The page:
WEST FARGO, N.D. - Crop prices are poor, and farm profits are limited, even non-existent. So it stands to reason that the price farmers pay to buy and rent cropland is slipping, right?

But that's not the case. Though trends vary from area to area, "Land values are resilient" overall, holding steady or even inching higher, said Brent Qualey, veteran area real estate salesman and appraiser with Farmers National. His company describes itself as "the nation's leading agricultural landowner services company."

He spoke Sept. 10 at the annual Big Iron Farm Show in West Fargo, N.D. The show, which ended Sept. 12, promotes itself as an opportunity to see the newest farm equipment and agricultural products.

But Big Iron also offers speakers who address farm issues of general interest. Qualey was part of a session that examined farmland values and rental rates. Also on the panel were two of his Farmers National colleagues, Kyle Nelson and Rick Skolness. Qualey and Nelson are based in Fargo, Skolness in Glyndon, Minn.

Qualey acknowledged that it may surprise many to hear that farmland values generally are holding their own.

"We can think of many reasons they (farmland values) should be lower," including poor commodity prices and tariff issues. But they remain relatively strong nonetheless, he said.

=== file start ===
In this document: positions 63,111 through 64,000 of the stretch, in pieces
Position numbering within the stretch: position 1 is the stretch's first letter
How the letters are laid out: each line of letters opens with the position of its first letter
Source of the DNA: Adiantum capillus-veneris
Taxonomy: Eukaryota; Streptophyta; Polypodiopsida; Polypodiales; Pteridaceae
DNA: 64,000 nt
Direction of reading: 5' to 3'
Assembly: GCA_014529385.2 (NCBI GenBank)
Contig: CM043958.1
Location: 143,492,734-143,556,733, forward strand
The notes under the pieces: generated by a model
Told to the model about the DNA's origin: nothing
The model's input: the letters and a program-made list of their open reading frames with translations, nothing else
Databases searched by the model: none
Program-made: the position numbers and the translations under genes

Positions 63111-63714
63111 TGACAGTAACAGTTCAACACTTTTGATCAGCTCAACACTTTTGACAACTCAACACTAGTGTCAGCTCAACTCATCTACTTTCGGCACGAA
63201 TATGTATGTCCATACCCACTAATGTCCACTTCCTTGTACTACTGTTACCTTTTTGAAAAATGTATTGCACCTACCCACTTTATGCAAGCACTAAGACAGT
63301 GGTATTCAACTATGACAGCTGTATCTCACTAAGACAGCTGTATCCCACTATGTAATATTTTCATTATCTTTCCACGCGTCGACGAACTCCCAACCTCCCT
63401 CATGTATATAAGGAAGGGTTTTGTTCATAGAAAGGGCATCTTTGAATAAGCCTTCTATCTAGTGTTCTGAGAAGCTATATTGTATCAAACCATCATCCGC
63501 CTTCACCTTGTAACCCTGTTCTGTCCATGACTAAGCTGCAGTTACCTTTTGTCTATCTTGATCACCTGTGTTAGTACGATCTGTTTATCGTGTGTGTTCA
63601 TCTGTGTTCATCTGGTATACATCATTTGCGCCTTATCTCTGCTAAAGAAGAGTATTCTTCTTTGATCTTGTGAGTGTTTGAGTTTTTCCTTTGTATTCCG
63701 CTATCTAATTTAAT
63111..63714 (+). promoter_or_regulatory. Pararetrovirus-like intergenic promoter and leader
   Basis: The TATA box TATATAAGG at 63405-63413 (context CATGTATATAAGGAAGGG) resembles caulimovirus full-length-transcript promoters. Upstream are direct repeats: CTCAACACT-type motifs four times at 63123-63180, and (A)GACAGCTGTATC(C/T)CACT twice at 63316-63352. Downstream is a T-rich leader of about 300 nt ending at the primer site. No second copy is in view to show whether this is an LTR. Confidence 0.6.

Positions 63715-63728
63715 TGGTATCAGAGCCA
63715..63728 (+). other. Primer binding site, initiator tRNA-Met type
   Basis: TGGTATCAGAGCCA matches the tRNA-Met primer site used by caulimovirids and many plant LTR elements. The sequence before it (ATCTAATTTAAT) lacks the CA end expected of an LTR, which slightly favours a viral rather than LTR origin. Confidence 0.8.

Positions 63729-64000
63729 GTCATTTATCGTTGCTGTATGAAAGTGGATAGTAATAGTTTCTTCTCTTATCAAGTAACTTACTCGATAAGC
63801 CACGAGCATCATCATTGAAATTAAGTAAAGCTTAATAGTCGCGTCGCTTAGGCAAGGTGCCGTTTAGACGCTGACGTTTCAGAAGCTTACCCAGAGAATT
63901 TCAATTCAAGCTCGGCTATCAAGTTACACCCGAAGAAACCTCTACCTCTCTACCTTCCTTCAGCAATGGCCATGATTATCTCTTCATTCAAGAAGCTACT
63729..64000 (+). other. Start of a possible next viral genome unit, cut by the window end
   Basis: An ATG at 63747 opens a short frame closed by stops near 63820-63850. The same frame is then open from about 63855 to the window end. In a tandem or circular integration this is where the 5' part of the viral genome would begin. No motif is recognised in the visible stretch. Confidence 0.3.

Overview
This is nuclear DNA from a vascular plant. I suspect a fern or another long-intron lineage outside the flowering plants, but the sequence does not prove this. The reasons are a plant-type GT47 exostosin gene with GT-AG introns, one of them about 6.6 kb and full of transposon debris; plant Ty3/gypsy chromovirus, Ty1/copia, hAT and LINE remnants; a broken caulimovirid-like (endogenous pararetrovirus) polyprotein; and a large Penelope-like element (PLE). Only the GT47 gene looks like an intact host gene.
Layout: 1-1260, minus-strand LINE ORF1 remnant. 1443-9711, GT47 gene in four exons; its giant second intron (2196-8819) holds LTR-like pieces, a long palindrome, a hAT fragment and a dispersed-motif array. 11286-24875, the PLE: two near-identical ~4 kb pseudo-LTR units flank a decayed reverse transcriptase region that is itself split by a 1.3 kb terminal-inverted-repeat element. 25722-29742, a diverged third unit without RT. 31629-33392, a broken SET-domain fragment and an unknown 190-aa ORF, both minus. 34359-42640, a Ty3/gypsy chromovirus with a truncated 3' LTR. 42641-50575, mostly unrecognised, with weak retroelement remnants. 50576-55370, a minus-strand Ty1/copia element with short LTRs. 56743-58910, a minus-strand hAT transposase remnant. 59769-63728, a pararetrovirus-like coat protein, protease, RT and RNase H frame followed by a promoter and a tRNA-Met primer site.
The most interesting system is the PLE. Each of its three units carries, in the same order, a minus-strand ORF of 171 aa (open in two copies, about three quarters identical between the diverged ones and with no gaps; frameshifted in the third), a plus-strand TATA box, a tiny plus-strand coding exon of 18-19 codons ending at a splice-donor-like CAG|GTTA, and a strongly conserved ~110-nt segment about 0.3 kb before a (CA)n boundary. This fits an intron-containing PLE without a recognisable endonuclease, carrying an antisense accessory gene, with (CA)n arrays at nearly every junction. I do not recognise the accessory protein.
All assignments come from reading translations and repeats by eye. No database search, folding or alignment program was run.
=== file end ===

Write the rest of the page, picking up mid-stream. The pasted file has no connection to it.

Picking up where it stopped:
The message from Qualey, Nelson and Skolness corresponds with two reports this summer from the U.S. Department of Agriculture, both of which found that U.S. average land prices and rental rates rose slightly over the past year.

The reports didn't address why land values haven't fallen. But experts have cited three major factors:

• Interest rates on competing investments such as certificates of deposit remain relatively unattractive.

• Some farmers are in good financial condition and have both the money and desire to acquire more land.

• U.S. farmland prices generally soared during the 2008-2012 ag boom that brought high crop prices and strong farm profitability. But Upper Midwest farmland prices didn't rise as fast or high as they did in many parts of the country, giving area farmland values more room to rise now.

Qualey told Agweek before the meeting that all three factors appear to be in play.

For example, farmers willing and able to buy or rent more land are helping to hold up land values. "They're buyers in the market now," with 70% to 80% of the land changing hands sold to farmers, Qualey said.

Skolness said Farmers National uses a lease analysis to help determine the proper rental rate for cropland owned by its clients. But the relative strength or weakness of cropland values in any given area is the biggest factor in determining rental rates, he said.

Nelson said determining land values for fields coming out of the Conservation Reserve Program can be difficult.

Qualey said that while nothing is certain, he doesn't think farmland values are likely to fall sharply anytime soon.

Agweek's annual cover story on cropland rental rates will be published later this year.